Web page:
I also understand why he acts out around his brother. Olin has many sweet and loving moments, but lately he is in full three-nager mode. His scream has always been ear piercing, even when it's a happy one. I felt so terrible that my own child overwhelmed me, but I absolutely could not handle his shrieks of joy or anger. I can better understand why a child with poor impulse control would be triggered by that.

Too Many Words Is Infuriating

Another reason meditation tracks were suddenly not relaxing: it was too many words. They are constantly narrating and describing things, and it felt like words being hurled at you like weapons. Too many words, words, words!

I am 100% guilty of this. I am an extrovert, I think out loud. I think by talking (or writing). Directing my kids often involves way too many words - I explain why, I revise my request, I add background context, etc. It is overwhelming to decipher the direction in all those words.

I can't say I'm perfect at using fewer words and deciding what I will say before I say it. We have learned to use a direction formula:

[Name], [request] now please.

It is really really hard to simplify requests down to small tasks. I'm still struggling to even remember it 50% of the time! With the knowledge about how it feels, I have more patience for B's difficulties.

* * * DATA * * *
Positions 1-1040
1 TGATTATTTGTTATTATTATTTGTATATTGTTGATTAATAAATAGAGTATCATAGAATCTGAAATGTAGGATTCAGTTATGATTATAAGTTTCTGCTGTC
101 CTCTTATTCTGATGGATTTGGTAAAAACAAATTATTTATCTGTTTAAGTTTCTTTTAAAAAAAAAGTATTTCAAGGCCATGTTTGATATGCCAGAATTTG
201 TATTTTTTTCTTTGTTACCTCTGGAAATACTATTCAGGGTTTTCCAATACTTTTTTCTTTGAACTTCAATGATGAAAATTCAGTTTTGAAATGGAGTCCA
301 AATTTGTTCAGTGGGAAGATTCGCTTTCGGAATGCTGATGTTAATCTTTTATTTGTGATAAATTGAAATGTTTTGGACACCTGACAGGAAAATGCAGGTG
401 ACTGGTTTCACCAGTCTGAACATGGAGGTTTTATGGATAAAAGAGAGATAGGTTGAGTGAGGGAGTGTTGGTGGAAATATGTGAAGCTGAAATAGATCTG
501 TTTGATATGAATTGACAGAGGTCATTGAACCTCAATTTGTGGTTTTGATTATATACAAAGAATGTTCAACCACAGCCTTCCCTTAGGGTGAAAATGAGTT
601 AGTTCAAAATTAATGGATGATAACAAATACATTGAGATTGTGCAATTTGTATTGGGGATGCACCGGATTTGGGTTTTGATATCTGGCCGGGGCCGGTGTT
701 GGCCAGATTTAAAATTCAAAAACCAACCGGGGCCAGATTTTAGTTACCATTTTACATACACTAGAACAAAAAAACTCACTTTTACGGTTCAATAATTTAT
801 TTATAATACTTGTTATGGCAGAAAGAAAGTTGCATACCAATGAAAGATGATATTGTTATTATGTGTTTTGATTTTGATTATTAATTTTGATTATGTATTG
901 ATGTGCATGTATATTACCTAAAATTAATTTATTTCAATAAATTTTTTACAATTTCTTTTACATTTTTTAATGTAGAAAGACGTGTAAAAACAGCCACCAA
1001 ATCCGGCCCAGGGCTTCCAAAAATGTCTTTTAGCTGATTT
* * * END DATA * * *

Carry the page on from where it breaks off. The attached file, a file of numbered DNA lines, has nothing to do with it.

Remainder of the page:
Social Interaction Can Be Exhausting

At school drop off the day after my concussion, one of the other moms started talking with me on my way out. I normally find this kind of quick chit chat nice. But that day, following the logic of a simple conversation was so hard. There were so many steps!

First, I had to follow what she was saying (“Isn't it great that it's sunny out!” Brain confirms yes, it is sunny, and yes, I like that). Then I have to devise something to say back (“Yes, it's finally into spring!” involves remembering it is spring and that the past weather has not been pleasant.) Then I had to convey interest and congeniality with my facial expressions. Meanwhile I am also walking and managing Olin and trying to track her voice out of all the hollering school kids.

I was so relieved after we went our separate ways, even though I normally enjoy hanging out and chatting.

Normally these processes are natural. But I function with a fully developed, generally typical brain. For Kids, these kinds of pathways are still being formed and are in some cases resistant to forming. I am trying to remember this and give my boys quiet, non-structured time to decompress after school and preschool.

Give Yourself (And Your Kids) A Break

Just let things slide. You will catch up another time. This is especially the case if you are expected to return to normal function. Just lower your standards and expectations for awhile.

Ask for deadline extensions. Lots of people have experience with concussions and understand that you really can't push it. Streamline kids meals even more than usual. Rent a few extra movies to stream, or pick up a new streaming platform for a month or so while you recover. Let your inner dialogue sound like your best friend, not your worst critic. Good advice all the time, but especially after a brain injury.

Resources

If you'd like to learn more about brain injuries, check out the following sites: